Three Threads

The Bhagavad Gita (Chapter 14) clearly establishes that one’s eternal essence is bound by certain forces that influence its earthly experience. Being born into this world, the spirit is entwined and anchored by these forces. It is the earth-dweller’s task to unbind its non-physical portion from these influences in order to rejoin the spiritual-whole from which it came. Failing to do so in one lifetime will simply result in another opportunity within another lifespan – and so on.

A question that arises is: why does a supreme-being confine a fraction of itself within an embodied-being and then expect that spiritual-portion to find its way back? In a sense, it’s an “Escape Room” scenario in which the spirit must collect clues and solve puzzles in order to find its way out. Additionally, the spirit must first discern that it’s trapped to begin with. Perhaps this entrapment is simply the byproduct of an overthinking celestial entity.

Whatever the reason, the spirit must untangle itself from the threads that bind it. How? By becoming smooth and friction-free. Imagine a rough non-slip surface that catches on everything it touches – it’s stuck. Now imagine a smooth surface that slides easily through life. By not allowing itself to become wrapped-up in the narrative, the spirit can glide through life and find its way back to the origin. Essentially, the conscious mind has to lighten-up and relax.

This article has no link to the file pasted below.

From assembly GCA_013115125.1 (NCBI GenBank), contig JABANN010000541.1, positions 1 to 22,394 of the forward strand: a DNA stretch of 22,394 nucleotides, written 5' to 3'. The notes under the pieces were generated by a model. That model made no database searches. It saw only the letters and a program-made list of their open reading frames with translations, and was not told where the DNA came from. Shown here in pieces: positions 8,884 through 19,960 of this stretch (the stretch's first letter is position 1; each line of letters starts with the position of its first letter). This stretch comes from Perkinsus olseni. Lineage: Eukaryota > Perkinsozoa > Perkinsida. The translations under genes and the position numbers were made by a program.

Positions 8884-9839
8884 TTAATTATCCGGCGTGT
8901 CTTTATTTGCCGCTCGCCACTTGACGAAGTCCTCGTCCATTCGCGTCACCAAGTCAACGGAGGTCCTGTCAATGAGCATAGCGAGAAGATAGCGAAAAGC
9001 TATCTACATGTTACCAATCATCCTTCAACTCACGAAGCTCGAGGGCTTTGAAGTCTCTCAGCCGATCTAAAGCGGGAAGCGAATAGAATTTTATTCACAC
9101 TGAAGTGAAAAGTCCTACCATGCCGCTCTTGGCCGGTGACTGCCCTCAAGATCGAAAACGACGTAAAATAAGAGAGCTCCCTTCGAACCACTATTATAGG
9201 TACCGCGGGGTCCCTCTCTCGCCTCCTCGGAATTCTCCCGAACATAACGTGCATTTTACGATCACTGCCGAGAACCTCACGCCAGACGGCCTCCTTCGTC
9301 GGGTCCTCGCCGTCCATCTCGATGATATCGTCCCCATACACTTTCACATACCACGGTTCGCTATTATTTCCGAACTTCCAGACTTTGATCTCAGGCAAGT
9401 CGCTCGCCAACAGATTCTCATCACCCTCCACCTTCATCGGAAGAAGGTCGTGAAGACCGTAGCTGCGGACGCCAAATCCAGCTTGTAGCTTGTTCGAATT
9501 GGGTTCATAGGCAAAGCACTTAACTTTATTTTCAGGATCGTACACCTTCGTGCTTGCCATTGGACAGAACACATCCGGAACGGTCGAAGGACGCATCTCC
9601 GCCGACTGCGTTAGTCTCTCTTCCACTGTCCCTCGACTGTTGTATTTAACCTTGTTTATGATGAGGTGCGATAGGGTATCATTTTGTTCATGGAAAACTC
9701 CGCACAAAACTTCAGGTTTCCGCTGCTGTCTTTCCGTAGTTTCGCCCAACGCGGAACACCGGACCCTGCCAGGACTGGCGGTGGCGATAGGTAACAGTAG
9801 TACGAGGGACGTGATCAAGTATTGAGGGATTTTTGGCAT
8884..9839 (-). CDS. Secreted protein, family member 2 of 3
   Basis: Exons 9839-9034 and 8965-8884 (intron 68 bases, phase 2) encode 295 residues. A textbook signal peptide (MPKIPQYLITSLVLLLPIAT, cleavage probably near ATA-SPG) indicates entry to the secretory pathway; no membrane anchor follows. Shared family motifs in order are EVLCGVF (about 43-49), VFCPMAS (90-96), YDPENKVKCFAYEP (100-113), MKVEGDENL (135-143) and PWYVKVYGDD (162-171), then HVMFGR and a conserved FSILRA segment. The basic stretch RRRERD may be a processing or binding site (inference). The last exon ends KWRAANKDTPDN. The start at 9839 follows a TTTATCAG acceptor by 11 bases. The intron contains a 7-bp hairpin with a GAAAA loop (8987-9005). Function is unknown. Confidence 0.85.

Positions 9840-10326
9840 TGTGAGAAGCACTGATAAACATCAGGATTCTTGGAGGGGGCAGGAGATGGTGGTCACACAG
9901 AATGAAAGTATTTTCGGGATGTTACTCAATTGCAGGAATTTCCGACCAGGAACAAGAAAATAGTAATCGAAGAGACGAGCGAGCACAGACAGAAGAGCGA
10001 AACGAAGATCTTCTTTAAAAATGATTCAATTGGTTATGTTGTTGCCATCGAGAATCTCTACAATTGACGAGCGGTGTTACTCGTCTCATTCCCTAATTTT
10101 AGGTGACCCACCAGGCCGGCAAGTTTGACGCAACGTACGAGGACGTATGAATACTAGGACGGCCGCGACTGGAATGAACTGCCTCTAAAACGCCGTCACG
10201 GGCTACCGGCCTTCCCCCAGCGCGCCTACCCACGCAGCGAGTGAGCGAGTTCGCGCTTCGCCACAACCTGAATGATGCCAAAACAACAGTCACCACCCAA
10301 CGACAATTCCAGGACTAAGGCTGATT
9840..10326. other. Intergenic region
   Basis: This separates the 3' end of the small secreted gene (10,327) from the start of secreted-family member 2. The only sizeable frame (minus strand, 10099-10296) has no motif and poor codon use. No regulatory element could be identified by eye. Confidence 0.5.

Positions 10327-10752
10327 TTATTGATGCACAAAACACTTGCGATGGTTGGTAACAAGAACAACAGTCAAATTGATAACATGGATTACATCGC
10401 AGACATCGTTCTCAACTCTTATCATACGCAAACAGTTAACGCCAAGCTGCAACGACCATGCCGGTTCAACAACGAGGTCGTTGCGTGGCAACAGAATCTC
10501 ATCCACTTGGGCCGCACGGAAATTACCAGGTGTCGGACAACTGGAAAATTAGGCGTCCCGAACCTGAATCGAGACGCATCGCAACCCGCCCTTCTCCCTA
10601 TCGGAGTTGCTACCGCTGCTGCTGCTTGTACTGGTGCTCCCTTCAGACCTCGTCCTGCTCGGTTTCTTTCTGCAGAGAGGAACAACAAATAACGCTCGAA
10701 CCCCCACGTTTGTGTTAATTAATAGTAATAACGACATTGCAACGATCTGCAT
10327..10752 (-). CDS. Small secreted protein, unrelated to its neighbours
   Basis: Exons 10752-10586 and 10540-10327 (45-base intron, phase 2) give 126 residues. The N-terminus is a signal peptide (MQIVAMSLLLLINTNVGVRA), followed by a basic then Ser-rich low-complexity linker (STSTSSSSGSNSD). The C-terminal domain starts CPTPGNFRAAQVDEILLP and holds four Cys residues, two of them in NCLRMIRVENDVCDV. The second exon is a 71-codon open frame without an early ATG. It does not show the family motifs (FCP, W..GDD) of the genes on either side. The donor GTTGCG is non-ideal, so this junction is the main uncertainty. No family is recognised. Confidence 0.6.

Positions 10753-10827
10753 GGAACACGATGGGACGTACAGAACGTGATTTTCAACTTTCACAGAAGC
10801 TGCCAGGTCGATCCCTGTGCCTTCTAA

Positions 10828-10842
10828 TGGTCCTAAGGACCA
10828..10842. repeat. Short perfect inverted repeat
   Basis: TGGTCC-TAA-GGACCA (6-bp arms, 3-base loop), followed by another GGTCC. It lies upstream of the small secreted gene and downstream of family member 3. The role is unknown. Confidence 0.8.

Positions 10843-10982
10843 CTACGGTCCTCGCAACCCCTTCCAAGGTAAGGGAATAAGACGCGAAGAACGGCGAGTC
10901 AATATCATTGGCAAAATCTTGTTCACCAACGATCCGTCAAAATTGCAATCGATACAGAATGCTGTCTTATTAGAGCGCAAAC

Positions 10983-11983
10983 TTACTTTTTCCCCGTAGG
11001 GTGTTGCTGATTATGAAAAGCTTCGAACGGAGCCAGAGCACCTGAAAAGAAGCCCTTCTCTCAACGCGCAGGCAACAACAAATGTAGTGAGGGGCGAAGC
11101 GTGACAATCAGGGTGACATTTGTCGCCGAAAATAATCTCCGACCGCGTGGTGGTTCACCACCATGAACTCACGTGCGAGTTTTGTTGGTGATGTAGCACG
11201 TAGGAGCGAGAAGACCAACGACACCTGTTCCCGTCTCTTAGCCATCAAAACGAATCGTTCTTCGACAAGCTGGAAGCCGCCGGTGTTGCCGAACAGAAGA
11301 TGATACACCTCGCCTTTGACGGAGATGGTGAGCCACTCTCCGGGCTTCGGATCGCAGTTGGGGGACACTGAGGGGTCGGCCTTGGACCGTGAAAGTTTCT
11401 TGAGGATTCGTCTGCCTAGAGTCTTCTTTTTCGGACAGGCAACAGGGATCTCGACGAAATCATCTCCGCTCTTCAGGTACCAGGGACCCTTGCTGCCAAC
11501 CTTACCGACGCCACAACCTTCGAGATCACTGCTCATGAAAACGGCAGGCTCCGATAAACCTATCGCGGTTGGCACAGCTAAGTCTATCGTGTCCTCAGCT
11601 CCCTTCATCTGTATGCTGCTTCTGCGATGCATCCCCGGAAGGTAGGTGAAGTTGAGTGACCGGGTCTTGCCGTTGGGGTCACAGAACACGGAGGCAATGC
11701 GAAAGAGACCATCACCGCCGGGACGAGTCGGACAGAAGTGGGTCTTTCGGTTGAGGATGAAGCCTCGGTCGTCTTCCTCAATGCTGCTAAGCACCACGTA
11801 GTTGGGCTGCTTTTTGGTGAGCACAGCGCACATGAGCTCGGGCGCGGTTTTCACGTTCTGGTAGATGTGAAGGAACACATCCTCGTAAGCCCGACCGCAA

By perceiving life lightheartedly, one travels an enlightened path. Imagine the undisciplined mind as Velcro’s tiny hooks persistently grasping at every loop the world offers. Now imagine a disciplined mind as being sleek and hookless, no longer grabbing those loops. The loops are there, but the disciplined mind doesn’t keep getting stuck, it’s free of attachment. The world still turns, but its weight no longer rests on the spirit’s shoulder.

So the goal is this: to experience existence without getting upset. And the tools to do this are awareness, attitude, focus, and interpretation. Maintain awareness of attitude and focus. Actively improve attitude and shift focus to non-distressing topics. Seek and sustain an enjoyable interpretation of life. By engaging in this practice, the spirit can overcome its entanglement and return to a place of peace.